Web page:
A 20th birthday and 3 chicks
The first of SS and Mrs O’s brood for 2019 hatched on 29 May at 4pm. The hatching was witnessed by Lorna Corley-Jackson, the volunteer on duty, who was delighted and very moved by the event. As we reported last week, she said “I’m thrilled, it was one of the most special events of my life. It will live with me forever.”
That’s the thing about watching the ospreys — they really touch your heart, and it is impossible not to develop a real sense of attachment to them when studying their lives so closely on a daily basis, via the camera link to their nest.
The privilege of watching the miracle of a new life beginning is something that the osprey project has brought to the public viewer each year since we began, as we follow these magnificent birds during their summer months here with us.
To be able to share that moment when the chick fist hatches and new life is brought forth as the parent birds look on is a real treasure. Particularly when it’s the hatching of chicks whose father is white leg SS, now 20 years old, and nesting here in the Tweed Valley since 2004.
Watch the latest highlights from the nest below:
Join us for some osprey cake!
We are having a 20th birthday celebration for this special bird, with past and present volunteers for the Tweed Valley Osprey Project, at Kailzie Gardens on Saturday June 8 at 2pm. This is a reminder to any volunteers who would like to come along, and share some fantastic osprey cake (not made with real ospreys!) that will be there on the day. The cake will be created by Emma’s Cakes of Kelso, courtesy of funding from Awards for All, for the ‘bringing communities together’ theme, awarded to the Friends of Kailzie Wildlife.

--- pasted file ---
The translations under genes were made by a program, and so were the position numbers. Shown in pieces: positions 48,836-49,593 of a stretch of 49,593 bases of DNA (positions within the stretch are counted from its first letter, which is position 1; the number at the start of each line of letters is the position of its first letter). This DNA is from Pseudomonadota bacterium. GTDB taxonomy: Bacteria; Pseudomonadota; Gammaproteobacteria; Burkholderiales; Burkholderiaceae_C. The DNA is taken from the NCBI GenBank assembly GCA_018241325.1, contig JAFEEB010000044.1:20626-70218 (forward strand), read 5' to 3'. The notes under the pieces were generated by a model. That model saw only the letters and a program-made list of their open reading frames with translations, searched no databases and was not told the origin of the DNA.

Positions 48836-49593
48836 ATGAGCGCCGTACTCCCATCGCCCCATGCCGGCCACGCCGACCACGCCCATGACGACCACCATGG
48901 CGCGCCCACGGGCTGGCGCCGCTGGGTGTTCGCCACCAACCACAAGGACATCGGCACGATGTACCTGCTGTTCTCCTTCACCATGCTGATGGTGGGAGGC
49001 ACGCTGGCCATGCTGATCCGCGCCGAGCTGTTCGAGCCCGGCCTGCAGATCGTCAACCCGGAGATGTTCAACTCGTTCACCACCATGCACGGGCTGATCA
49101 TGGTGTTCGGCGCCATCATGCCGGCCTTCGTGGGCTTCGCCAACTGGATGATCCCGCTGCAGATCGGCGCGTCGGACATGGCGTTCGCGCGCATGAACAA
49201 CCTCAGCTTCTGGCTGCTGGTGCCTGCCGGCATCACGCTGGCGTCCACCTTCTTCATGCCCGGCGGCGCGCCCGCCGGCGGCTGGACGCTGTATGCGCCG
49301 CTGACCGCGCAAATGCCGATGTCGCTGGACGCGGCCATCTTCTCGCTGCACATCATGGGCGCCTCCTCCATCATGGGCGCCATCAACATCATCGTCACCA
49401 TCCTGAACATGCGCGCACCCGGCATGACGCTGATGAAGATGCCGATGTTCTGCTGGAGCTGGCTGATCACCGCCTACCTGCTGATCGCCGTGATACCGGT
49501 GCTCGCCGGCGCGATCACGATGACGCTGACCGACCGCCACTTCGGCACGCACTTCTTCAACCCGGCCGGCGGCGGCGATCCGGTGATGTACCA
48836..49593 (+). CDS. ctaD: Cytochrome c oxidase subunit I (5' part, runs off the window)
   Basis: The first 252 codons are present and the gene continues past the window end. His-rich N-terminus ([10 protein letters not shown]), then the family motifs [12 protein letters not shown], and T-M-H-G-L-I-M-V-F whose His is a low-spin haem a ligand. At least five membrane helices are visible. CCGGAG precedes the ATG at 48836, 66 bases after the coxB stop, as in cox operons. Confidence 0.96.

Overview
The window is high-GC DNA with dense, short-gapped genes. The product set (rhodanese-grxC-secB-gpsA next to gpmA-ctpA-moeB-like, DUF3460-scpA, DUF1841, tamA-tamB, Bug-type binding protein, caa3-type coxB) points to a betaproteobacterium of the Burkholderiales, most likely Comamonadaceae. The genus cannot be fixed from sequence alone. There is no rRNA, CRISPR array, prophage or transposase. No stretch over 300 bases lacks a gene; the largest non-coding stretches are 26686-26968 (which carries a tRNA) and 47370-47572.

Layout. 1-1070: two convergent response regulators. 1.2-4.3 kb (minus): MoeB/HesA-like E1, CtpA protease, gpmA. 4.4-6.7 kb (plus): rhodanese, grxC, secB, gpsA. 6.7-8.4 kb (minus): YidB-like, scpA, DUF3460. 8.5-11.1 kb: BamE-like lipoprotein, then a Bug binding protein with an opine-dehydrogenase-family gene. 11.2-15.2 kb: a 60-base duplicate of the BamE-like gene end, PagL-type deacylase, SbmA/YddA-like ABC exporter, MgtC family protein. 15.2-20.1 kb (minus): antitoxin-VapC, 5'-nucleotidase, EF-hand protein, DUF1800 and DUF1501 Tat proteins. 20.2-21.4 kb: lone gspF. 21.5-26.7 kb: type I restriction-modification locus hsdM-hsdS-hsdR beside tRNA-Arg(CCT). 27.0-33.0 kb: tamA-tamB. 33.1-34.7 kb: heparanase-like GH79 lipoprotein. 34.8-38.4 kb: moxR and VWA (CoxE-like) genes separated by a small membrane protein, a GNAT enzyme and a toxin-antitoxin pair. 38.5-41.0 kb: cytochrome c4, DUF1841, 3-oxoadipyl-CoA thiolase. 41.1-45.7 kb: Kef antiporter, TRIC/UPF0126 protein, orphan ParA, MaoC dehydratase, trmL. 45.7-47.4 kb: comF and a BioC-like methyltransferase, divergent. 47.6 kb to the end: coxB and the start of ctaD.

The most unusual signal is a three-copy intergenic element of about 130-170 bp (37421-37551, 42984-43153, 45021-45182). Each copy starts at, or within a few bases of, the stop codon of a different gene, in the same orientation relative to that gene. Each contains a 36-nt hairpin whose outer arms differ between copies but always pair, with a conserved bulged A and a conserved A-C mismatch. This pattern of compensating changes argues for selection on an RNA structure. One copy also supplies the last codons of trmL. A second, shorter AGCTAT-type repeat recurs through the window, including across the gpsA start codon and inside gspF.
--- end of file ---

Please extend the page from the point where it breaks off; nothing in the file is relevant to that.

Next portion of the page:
We will be sharing our osprey-related talents too, in poems, songs and artwork. In the background, there will of course be the family of ospreys, on screen with their now completed brood — 3 perfectly healthy, newly hatched chicks (hatched on 29, 30 and 31 May consecutively).
The latest news from the nest
It has been a challenging week for the new-borns, with some rough weather. Mrs O has been a super-mum, and sometimes passed over the chance of fish from SS because she had decided that it was too risky to expose them to the cold and rain during her feeding time. New chicks are very vulnerable at this newly-hatched stage.
During our glimpses of feeding time, when the weather briefly returned to more favourable conditions, we have been rewarded with the delightful sight of this little family bonding together. The very hungry chicks strain and reach their heads up as high as they can towards mum, begging for food. She tenderly puts little fish morsels into their beaks, after fiercely ripping them from the fish. It is such a contrast, from fierce to tender in one swift motion.
Mrs O on the hunt
We have seen SS taking a turn at feeding the little ones too, when Mrs O has taken a brief fly from the nest to have a stretch and answer the call of nature. On one such return, she brought a fish herself — a first this season, as far as we know. She has not had to do any hunting throughout the incubation period of her eggs, thanks to her partner. Even though SS is a great provider and she had no need to hunt, the opportunity must have presented itself and she couldn’t resist snatching the fish from the water and bringing it in, still flapping, to the nest.
She fed herself for a few minutes and until the fish was dead, and then began to feed her youngsters, while SS stood to the side of the nest calling. Eventually, he went up on to the left hand perch and once the young were full, Mrs O settled them in, all cosy, beneath her.
It’s hard work for the adult ospreys to raise their young, and on 3 June this became even more apparent when two sleepy ospreys, Mrs O and SS, were both seen to be nodding off and taking a brief moment of rest, with eyes closed — just like any new parents, seeking rest whenever they can from a busy schedule of keeping their young safe, dry, warm and well fed.